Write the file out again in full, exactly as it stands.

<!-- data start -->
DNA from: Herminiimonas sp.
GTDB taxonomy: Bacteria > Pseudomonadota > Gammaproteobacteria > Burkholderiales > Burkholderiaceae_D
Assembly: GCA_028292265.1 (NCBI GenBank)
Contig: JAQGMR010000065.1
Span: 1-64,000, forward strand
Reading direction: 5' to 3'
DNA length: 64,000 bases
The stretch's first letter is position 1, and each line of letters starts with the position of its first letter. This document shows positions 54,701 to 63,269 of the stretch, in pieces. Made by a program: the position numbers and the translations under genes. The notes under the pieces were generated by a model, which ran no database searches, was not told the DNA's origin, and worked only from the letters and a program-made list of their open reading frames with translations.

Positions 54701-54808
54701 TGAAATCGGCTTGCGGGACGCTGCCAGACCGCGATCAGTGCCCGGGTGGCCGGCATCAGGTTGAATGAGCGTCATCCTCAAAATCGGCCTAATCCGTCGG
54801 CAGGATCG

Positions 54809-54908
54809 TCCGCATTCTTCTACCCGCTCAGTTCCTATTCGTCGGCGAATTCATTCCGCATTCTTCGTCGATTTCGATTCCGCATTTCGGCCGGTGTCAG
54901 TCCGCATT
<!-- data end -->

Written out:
DNA from: Herminiimonas sp.
GTDB taxonomy: Bacteria > Pseudomonadota > Gammaproteobacteria > Burkholderiales > Burkholderiaceae_D
Assembly: GCA_028292265.1 (NCBI GenBank)
Contig: JAQGMR010000065.1
Span: 1-64,000, forward strand
Reading direction: 5' to 3'
DNA length: 64,000 bases
The stretch's first letter is position 1, and each line of letters starts with the position of its first letter. This document shows positions 54,701 to 63,269 of the stretch, in pieces. Made by a program: the position numbers and the translations under genes. The notes under the pieces were generated by a model, which ran no database searches, was not told the DNA's origin, and worked only from the letters and a program-made list of their open reading frames with translations.

Positions 54701-54808
54701 TGAAATCGGCTTGCGGGACGCTGCCAGACCGCGATCAGTGCCCGGGTGGCCGGCATCAGGTTGAATGAGCGTCATCCTCAAAATCGGCCTAATCCGTCGG
54801 CAGGATCG

Positions 54809-54908
54809 TCCGCATTCTTCTACCCGCTCAGTTCCTATTCGTCGGCGAATTCATTCCGCATTCTTCGTCGATTTCGATTCCGCATTTCGGCCGGTGTCAG
54901 TCCGCATT